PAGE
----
// initialize the digital pin as an output.
  pinMode(ledPin, OUTPUT);
  Serial.begin(9600);	// USB, communication to PC or MacALIVE
  Uart.begin(9600); // Set up a serial output for data display and changing parameters  
  Uart.println("Started Up");

void loop()
  getData();  // Check the serial port for data
     // Do something here if data is available
    sortData();  // Go to the subroutine to sort the data       
  delay(10);  // Just slow everything down
  else if(counter<200&&counter>100)
  else if(counter>=200)

// **********************GET DATA SUBROUTINE*****************************************
// This sub-routine picks up and serial string sent to the device and sorts out a power string if there is one
// All values are global, hence nothing is sent/returned

void getData()
  // **********GET DATA**********************************ALIVE*********
  // We want to find the bit of interesting data in the serial data stream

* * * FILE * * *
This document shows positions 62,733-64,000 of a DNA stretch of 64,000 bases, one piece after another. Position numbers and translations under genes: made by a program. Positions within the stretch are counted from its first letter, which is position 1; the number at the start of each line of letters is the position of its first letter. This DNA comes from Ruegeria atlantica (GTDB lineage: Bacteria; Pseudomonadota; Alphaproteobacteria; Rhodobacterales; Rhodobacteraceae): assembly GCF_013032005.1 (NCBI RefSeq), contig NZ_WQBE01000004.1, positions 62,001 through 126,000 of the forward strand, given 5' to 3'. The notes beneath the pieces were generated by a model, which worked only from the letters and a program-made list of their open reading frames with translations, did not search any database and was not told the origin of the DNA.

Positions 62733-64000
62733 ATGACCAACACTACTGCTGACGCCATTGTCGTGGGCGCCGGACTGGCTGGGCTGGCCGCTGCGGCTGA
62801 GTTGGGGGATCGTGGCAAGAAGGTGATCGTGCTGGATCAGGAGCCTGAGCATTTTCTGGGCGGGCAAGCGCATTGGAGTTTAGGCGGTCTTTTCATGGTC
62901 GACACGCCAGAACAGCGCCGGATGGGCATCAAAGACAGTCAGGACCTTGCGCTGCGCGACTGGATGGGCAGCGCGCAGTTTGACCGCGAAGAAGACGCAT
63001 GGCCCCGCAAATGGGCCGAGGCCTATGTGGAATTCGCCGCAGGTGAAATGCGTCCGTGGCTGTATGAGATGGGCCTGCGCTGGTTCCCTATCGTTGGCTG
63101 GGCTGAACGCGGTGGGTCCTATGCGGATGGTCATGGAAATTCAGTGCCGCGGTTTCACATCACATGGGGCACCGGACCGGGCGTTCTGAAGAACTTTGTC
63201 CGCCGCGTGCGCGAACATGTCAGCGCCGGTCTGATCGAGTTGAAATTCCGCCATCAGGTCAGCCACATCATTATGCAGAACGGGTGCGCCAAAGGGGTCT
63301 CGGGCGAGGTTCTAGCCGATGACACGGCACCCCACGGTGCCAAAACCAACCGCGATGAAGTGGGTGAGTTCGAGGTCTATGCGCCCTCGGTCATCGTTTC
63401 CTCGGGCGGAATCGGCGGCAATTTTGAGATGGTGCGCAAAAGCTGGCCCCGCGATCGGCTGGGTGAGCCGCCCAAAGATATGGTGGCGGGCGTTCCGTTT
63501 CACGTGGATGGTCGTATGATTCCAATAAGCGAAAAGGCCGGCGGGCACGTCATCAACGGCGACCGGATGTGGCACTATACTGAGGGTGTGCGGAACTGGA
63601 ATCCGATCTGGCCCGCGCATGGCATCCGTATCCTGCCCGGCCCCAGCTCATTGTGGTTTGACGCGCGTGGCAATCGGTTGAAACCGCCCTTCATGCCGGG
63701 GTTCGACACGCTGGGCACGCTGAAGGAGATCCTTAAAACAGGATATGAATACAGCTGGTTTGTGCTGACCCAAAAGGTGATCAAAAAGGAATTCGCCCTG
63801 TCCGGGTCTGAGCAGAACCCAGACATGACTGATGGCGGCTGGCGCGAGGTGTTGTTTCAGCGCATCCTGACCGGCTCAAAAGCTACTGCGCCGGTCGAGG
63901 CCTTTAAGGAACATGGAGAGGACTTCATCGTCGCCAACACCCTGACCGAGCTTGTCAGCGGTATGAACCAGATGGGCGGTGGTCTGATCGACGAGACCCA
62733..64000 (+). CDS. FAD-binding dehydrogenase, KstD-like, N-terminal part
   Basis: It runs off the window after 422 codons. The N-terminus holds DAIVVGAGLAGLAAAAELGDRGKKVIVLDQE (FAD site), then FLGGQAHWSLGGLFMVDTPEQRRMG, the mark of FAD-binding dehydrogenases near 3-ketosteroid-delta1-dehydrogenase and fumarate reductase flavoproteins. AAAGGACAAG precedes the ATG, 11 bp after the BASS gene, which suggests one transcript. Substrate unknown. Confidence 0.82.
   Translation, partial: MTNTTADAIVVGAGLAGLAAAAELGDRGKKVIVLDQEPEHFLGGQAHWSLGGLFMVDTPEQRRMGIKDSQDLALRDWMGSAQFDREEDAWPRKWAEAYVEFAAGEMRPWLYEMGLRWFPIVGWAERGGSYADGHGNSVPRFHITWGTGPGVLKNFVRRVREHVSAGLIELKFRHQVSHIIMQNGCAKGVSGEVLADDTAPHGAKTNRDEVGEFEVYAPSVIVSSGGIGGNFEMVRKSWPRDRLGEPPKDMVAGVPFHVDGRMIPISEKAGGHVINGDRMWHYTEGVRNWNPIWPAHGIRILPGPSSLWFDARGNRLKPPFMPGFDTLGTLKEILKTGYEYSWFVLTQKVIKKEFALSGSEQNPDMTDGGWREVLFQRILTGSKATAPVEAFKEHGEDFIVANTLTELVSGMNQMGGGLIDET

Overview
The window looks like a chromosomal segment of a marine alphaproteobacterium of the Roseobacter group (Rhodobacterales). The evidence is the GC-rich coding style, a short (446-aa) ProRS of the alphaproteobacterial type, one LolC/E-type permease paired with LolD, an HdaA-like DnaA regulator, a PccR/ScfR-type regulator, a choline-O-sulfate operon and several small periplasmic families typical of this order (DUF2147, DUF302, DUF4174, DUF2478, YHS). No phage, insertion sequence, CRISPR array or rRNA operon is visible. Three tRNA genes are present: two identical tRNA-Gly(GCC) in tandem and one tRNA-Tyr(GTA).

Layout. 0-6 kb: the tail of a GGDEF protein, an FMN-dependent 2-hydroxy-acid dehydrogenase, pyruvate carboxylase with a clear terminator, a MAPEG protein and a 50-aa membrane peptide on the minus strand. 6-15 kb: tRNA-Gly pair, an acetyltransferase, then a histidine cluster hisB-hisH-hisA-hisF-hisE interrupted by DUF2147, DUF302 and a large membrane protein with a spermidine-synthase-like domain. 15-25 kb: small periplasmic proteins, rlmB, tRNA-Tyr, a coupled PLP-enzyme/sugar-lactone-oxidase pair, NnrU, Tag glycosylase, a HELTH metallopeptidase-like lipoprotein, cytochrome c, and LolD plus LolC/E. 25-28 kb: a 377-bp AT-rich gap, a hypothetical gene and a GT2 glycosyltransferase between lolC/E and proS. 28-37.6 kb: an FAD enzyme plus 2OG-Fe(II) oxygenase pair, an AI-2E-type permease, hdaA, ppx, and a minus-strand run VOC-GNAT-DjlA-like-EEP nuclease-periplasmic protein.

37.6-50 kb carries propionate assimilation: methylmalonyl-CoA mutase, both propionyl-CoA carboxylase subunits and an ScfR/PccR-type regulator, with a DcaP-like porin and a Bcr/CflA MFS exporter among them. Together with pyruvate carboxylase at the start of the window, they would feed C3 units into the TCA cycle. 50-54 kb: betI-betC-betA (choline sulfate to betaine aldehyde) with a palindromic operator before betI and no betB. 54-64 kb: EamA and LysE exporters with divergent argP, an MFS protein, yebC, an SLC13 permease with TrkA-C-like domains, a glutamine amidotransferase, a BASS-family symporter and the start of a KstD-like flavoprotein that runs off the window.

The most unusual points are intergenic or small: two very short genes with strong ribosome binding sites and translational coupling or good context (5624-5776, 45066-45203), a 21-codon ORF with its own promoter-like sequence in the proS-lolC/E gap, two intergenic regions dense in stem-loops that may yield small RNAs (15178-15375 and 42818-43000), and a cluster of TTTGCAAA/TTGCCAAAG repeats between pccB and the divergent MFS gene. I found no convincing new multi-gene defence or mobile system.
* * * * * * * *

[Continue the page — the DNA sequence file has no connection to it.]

// All the data arrives as serial commands via the serial interface.
  // Data is in the format ###~~~X where X is a number from 0 to 9.
  if (Uart.available() > 0) 
    for(int i=0; i<BUFSIZ; i++)  // Read in the BUFSIZ chars - this is the data
      dataAvailable=HIGH;  // Tell the rest of the program there is data available   
      str_buffer[i] = Uart.read();
    str_buffer[BUFSIZ] = 0;
    dataAvailable=LOW;  // Tell the rest of the program there is data available

// **********************SORT DATA SUBROUTINE*****************************************
// This sub-routine takes the read-in data string (12 char, starting with a) and does what is required with it
// The str-buffer is global so we do not need to send it to the routine

void sortData()
  // Valid messages have a prefix: ###~~~
  if(strncmp(str_buffer, "###~~~", 6)==0)
      case '1':
      case '2':
      case '3':
      case '4':
      case '5':
      case '6':
      case '7':
        Keyboard.write("BUTTON ");
        Keyboard.write(" PRESSED");
        Uart.println("Invalid button");
  else {
    Uart.println("Invalid message");